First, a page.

Importantly, due to the length the Project Works stretched (19.5 kilometres), there were three weather stations which recorded rainfall differently. The Nambucca Heads Bowling Club BOM Weather Station and the Bellwood Nambucca Heads BOM Weather Station, located closest to where the Project Works were damaged, did not record that the rainfall event was a 1-in-20 year event, whereas the Site Southern Automatic Weather Station, located further away, did.
The question for the Court centred on what was meant by “location insured” in the rainfall exclusion.
- The Contractors argued that “location insured” should be understood to refer to the whole area of the “Project Site” as defined in the Policy, such that the exception/write-back to the exclusion applied to provide cover.
- The Insurers contended that it only applied to the location of the damage to the Project Works which was the subject of the claim, such that the exception/write-back to the exclusion did not apply and cover was excluded.
Federal Court favoured Insurers’ more logical and businesslike construction
The Court, consisting of Derrington, Button and Jackman JJ, preferred the Insurers’ construction of the exclusion. The Court held the expression, “location insured”, should be construed as that place within the Project Site where the loss or damage in respect of which the claim is made has occurred.
In reaching this conclusion, the Court highlighted:
- Given the Project Works extended over a lengthy geographical area, where the intensity of rainfall could vary from place to place, it was more logical to determine the degree of relevant rainfall intensity by referencing rainfall experienced at or near the location of the resulting loss or damage.
- The businesslike practicality of the competing constructions. It was difficult to see the logic in ascertaining the intensity of an event causing the damage, to which the insurance would apply, by reference to the intensity of the same event obtained at some distant part of the Project Site. The Court considered such an unbusinesslike outcome tended to negate the suggestion that it was intended by the Policy.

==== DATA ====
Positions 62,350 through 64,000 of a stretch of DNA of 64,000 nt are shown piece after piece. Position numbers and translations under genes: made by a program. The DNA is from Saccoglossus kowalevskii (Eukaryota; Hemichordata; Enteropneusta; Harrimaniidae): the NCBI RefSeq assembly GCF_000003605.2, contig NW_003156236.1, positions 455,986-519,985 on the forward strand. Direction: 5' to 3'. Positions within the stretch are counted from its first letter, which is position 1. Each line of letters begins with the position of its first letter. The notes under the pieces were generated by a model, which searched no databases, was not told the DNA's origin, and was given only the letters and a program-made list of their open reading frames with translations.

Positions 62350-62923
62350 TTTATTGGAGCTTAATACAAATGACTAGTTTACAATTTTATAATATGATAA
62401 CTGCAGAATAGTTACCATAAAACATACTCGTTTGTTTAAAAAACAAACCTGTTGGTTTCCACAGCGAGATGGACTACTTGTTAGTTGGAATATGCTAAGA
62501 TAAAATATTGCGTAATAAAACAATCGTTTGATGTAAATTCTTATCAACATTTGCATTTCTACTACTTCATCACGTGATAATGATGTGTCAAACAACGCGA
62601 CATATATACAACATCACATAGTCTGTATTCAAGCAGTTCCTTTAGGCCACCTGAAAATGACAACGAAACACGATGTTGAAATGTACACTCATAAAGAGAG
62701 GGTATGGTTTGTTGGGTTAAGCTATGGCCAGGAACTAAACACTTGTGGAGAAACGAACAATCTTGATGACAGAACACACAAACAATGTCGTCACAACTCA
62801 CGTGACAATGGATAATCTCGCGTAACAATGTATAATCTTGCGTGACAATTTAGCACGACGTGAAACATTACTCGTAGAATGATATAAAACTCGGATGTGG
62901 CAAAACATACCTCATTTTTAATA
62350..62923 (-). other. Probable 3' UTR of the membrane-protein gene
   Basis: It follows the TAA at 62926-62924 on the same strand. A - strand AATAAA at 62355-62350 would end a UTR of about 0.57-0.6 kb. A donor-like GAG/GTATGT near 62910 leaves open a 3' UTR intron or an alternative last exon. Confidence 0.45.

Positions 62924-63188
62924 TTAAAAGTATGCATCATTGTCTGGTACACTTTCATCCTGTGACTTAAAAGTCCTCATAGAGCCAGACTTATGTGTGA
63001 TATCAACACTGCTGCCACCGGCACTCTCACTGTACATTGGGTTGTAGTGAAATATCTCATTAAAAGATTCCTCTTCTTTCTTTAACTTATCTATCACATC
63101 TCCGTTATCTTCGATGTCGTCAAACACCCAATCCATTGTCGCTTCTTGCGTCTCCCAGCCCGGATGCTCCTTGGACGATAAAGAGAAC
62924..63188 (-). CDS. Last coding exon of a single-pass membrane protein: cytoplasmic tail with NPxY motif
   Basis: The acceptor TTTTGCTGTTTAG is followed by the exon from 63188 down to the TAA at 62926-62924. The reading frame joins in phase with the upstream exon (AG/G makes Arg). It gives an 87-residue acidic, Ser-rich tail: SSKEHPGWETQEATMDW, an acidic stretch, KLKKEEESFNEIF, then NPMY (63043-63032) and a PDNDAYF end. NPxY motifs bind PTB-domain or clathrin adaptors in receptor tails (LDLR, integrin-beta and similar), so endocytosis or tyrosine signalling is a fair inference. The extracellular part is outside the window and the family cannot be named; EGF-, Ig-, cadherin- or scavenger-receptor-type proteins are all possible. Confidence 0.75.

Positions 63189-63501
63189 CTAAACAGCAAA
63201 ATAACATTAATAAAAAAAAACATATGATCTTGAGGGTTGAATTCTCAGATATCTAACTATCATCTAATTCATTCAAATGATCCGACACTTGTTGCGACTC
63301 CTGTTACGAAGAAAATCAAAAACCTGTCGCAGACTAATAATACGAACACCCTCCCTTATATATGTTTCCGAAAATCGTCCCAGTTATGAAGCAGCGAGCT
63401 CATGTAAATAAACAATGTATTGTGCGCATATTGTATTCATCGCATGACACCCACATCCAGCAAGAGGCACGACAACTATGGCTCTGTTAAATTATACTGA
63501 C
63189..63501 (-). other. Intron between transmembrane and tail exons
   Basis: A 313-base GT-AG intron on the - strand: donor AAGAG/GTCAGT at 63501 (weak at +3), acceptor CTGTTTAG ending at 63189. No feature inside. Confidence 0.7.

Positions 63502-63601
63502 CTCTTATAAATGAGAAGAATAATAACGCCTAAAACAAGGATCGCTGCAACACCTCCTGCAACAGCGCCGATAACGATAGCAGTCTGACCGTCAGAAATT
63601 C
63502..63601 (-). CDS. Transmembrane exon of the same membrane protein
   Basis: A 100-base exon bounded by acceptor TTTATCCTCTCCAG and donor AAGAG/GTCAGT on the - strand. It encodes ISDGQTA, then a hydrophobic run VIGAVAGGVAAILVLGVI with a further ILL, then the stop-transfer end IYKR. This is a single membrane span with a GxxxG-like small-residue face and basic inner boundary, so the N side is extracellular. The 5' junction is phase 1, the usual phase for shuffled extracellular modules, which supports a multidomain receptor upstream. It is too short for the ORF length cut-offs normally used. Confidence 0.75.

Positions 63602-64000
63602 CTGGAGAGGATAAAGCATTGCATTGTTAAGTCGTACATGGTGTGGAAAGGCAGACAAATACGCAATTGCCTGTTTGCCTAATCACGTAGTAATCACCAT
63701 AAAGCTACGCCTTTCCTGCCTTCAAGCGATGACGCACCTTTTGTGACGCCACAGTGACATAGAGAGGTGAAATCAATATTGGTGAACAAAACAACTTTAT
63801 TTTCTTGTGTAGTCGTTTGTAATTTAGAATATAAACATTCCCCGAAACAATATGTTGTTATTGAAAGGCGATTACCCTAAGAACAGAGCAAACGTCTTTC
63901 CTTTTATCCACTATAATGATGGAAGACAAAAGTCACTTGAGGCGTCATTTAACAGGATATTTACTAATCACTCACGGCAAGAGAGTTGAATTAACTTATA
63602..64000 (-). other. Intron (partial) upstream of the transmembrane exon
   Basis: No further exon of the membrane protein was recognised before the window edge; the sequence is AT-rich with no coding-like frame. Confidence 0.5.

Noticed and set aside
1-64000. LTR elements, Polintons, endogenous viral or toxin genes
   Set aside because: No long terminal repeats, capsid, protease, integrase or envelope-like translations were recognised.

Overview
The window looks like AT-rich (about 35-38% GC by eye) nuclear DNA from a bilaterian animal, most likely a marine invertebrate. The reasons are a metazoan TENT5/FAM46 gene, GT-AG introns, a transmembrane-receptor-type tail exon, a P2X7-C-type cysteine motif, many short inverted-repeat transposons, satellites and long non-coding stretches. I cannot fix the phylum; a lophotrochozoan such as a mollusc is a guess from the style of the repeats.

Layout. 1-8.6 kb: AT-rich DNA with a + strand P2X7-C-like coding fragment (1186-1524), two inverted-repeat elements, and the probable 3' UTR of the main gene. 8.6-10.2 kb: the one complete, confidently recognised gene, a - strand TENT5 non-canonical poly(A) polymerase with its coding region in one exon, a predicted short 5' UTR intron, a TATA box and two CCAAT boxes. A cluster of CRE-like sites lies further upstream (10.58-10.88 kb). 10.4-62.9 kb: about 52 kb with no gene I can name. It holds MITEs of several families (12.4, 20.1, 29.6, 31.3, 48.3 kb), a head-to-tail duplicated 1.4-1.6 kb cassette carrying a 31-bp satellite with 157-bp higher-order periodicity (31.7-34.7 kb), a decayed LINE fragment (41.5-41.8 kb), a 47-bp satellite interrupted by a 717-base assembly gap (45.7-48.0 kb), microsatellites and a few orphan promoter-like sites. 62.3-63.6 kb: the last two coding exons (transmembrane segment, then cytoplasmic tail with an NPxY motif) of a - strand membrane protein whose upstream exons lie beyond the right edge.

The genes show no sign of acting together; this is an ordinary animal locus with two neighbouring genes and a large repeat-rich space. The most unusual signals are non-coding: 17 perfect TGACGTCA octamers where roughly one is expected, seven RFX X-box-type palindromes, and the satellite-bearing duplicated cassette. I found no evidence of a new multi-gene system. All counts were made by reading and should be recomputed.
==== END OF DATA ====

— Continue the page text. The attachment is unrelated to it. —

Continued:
Like any commercial contract, policies of insurance are constructed as a whole. Policy drafters must take care to not only consider the operation of defined terms where they are deployed, but also to consider what effect the absence of the use of those defined terms in other parts of the policy may have. This case illustrates that in instances of ambiguity, the Court may use a more pragmatic “common sense” approach that aligns with logic and business efficacy to determine the correct interpretation of a policy.
Going forward, insureds and insurers should be careful to ensure that the level of cover they hold is adequate, and that policies are appropriately written and priced. This is especially relevant in light of the increasing number of extreme weather events and the difficulties associated with obtaining insurance coverage in the face of climate change.
Acciona Infrastructure Australia Pty Ltd v Zurich Australian Insurance Limited  FCAFC 47